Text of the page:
Arizona Trail, Day 40 – Passage 28 (Blue Ridge)

In the land of Arizona
Through desert heat or snow
Winds a trail for folks to follow
From Utah to Old Mexico

It’s the Arizona Trail
A pathway through the great Southwest
A diverse track through wood and stone
Your spirit it will test

Oh, sure you’ll sweat and blister
You’ll feel the miles every day
You’ll shiver at the loneliness
Your feet and seat will pay

But you’ll see moonlight on the borderlands
You’ll see stars on the Mogollon
You’ll feel the warmth of winter sun
And be thrilled straight through to bone

The aches and pains will fade away
You’ll feel renewed and whole
You’ll never be the same again
With Arizona in your soul

Along the Arizona Trail
A reverence and peace you’ll know
Through deserts, canyons, and mountains
From Utah to Old Mexico

“The Arizona Trail,” Dale R Shewalter

Managed to push through the entire Blue Ridge Passage today, one of my best days on the trail. I left the Blue Ridge Ranger Station this morning and headed south for the Rim. Saw a herd of elk near the Blue Ridge Campground and Elk Tank while climbing Blue Ridge itself. The trail also passed through an active prescribed burn, though it was low intensity so probably not considered a public hazard at this point. I’m familiar with them anyway, having worked as a PIO (public informations officer) on one over the summer at Grand Canyon. The trail crossed Blue Ridge and dipped across the steep valley of East Clear Creek, dry at the crossing.

Elk Tank
Arizona Trail Passage 28, Blue Ridge
Coconino National Forest
Burn area
Arizona Trail Passage 28, Blue Ridge
Coconino National Forest
Arizona Trail heading into the pines again
Arizona Trail Passage 28, Blue Ridge
Coconino National Forest
Elk are a bit more shy here!
Arizona Trail Passage 28, Blue Ridge
Coconino National Forest
AZT passing through a burn area
Arizona Trail Passage 28, Blue Ridge
Coconino National Forest
AZT passing through a burn area
Arizona Trail Passage 28, Blue Ridge
Coconino National Forest
AZT passing through a burn area
Arizona Trail Passage 28, Blue Ridge
Coconino National Forest
AZT passing through a burn area
Arizona Trail Passage 28, Blue Ridge
Coconino National Forest
AZT passing through a burn area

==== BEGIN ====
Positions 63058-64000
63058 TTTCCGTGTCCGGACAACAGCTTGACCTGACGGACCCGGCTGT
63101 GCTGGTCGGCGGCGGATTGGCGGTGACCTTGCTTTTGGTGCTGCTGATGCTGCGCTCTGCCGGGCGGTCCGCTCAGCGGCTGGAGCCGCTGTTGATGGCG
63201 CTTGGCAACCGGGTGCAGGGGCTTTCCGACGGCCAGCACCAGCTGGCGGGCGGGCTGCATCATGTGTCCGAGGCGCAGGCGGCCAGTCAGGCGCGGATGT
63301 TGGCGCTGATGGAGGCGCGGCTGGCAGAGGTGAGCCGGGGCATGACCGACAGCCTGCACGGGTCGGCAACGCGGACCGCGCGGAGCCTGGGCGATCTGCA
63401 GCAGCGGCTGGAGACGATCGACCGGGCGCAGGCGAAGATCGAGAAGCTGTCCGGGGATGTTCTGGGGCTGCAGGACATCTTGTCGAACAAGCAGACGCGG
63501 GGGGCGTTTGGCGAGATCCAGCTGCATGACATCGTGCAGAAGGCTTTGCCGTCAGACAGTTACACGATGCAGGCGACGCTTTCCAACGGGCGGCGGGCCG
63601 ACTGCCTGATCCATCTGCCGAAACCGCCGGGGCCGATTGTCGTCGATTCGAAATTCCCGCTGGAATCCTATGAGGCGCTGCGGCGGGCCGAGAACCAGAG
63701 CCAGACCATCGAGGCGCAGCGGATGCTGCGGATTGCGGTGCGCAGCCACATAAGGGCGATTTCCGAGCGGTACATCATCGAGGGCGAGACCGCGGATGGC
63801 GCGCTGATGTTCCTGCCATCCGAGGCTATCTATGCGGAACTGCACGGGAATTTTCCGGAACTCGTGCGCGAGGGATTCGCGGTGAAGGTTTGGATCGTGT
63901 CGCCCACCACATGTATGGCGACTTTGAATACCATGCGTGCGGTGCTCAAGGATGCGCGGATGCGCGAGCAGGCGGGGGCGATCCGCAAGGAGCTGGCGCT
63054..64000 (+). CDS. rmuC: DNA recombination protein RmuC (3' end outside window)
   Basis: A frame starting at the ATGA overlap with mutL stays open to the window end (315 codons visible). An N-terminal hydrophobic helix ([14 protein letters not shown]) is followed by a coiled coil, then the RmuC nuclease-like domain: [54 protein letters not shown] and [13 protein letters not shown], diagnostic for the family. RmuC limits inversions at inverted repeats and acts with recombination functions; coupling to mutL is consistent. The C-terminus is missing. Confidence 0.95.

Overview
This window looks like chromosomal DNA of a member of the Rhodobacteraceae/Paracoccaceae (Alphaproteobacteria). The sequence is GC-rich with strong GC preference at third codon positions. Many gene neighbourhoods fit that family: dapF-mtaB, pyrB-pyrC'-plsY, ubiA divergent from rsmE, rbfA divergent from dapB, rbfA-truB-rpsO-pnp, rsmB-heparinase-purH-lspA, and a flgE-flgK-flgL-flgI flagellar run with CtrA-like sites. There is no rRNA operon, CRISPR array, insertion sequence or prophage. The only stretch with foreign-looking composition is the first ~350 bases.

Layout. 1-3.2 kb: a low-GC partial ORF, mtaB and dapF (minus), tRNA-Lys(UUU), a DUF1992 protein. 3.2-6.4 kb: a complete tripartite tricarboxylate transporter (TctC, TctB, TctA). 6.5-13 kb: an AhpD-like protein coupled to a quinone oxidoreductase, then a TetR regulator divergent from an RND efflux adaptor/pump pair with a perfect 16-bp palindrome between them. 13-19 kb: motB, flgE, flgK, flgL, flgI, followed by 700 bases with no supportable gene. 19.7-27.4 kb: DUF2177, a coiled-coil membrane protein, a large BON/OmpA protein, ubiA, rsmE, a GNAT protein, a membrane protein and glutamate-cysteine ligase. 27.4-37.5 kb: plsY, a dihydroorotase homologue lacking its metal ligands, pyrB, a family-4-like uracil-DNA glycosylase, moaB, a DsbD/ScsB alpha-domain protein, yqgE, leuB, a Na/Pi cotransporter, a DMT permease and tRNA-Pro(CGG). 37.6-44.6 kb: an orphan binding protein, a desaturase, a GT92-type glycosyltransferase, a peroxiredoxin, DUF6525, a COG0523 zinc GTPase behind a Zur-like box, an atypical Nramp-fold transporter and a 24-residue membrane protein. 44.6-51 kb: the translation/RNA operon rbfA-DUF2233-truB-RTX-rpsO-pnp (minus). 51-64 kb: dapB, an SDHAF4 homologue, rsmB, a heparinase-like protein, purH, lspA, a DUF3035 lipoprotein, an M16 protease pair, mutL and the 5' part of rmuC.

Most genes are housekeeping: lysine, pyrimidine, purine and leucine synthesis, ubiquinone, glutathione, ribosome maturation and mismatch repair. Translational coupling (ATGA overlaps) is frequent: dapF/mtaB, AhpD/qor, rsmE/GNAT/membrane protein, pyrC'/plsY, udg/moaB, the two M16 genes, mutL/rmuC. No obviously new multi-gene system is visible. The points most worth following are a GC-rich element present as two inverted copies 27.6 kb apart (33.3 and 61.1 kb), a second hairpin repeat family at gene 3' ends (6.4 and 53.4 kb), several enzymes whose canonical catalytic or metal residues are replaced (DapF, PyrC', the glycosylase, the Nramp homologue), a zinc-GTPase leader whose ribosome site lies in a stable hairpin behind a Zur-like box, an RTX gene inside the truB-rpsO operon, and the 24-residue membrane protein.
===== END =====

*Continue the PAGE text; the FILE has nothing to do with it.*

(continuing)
Arizona Trail Passage 28, Blue Ridge
Coconino National Forest
AZT passing through a burn area
Arizona Trail Passage 28, Blue Ridge
Coconino National Forest
Climbing Blue Ridge, first major climb of day
AZT passing through a burn area
Arizona Trail Passage 28, Blue Ridge
Coconino National Forest
View back north to San Francisco Peaks from
Blue Ridge
Arizona Trail Passage 28, Blue Ridge
Coconino National Forest
North View from Blue Ridge
Wildfire smoke drifting across sky
Arizona Trail Passage 28, Blue Ridge
Coconino National Forest
Crossing Blue Ridge on the AZT
Arizona Trail Passage 28, Blue Ridge
Coconino National Forest
South View at break, toward Mogollon Rim and Mazatzal Mountains
Arizona Trail Passage 28, Blue Ridge
Coconino National Forest
Horned Lizard
Arizona Trail Passage 28, Blue Ridge
Coconino National Forest
Traversing Blue Ridge through ponderosa
Arizona Trail Passage 28, Blue Ridge
Coconino National Forest
Ponderosa forests atop Blue Ridge
Recent burn came through here (evidenced by burn marks on lower portions of trunk – normal for healthy ponderosa forests, clearing out underbrush).
Arizona Trail Passage 28, Blue Ridge
Coconino National Forest
Giant ponderosa atop Blue Ridge
Recent burn came through here (evidenced by burn marks on lower portions of trunk – normal for healthy ponderosa forests, clearing out underbrush).
Arizona Trail Passage 28, Blue Ridge
Coconino National Forest
Ponderosa forests atop Blue Ridge
Recent burn came through here (evidenced by burn marks on lower portions of trunk – normal for healthy ponderosa forests, clearing out underbrush).
Arizona Trail Passage 28, Blue Ridge
Coconino National Forest
Ponderosa forests atop Blue Ridge
Recent burn came through here (evidenced by burn marks on lower portions of trunk – normal for healthy ponderosa forests, clearing out underbrush).
Arizona Trail Passage 28, Blue Ridge
Coconino National Forest
Ponderosa forests atop Blue Ridge
Recent burn came through here (evidenced by burn marks on lower portions of trunk – normal for healthy ponderosa forests, clearing out underbrush).
Arizona Trail Passage 28, Blue Ridge
Coconino National Forest
Gamble oaks in fall foliage, descending off Blue Ridge to Clear Creek Reservoir
Arizona Trail Passage 28, Blue Ridge
Coconino National Forest
Clear Creek Reservoir
Arizona Trail Passage 28, Blue Ridge
Coconino National Forest

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Arizona Trail, Day 49: Whiterock Mesa

Departing Polk Spring, the trail continues to provide magnificent views of the northern Mazatzal Mountains and the neighboring Red Hills as it descends to the East Verde River. The trail will pass through both mountain ranges – first the Red Hills, then the Mazatzals. The origin of the name “Mazatzal” is unclear, though one possible meaning is a Nahuatl term meaning “place of the deer.” The Mazatzal Wilderness, which the trail will remain within now until just shy of Strawberry in the central Mazatzals, is about 390 square miles in size. It was one of the original Wilderness Areas designated upon the passage of the Wilderness Act in 1964.

Arizona Trail, Passage 25: Whiterock Mesa, Part 2

I got started around 10, heading down Passage 25 toward the East Verde River.
I hike through a gate and enter the Mazatzal Wilderness. Following cairns, the surface alternates between the basalt and more dirt – like walking through a wash. As the trail skirts the rim briefly, a magnificent view of the Mazatzal Mountains and Red Hills opens up to the hiker, then the trail experiences yet another spectacular sunset as it and the backpacker fall off the Mesa to Polk Spring near the East Verde River.

Pink ribbons spread across the bluish/purple sky at sunset

Fossil Springs Wilderness – FR 708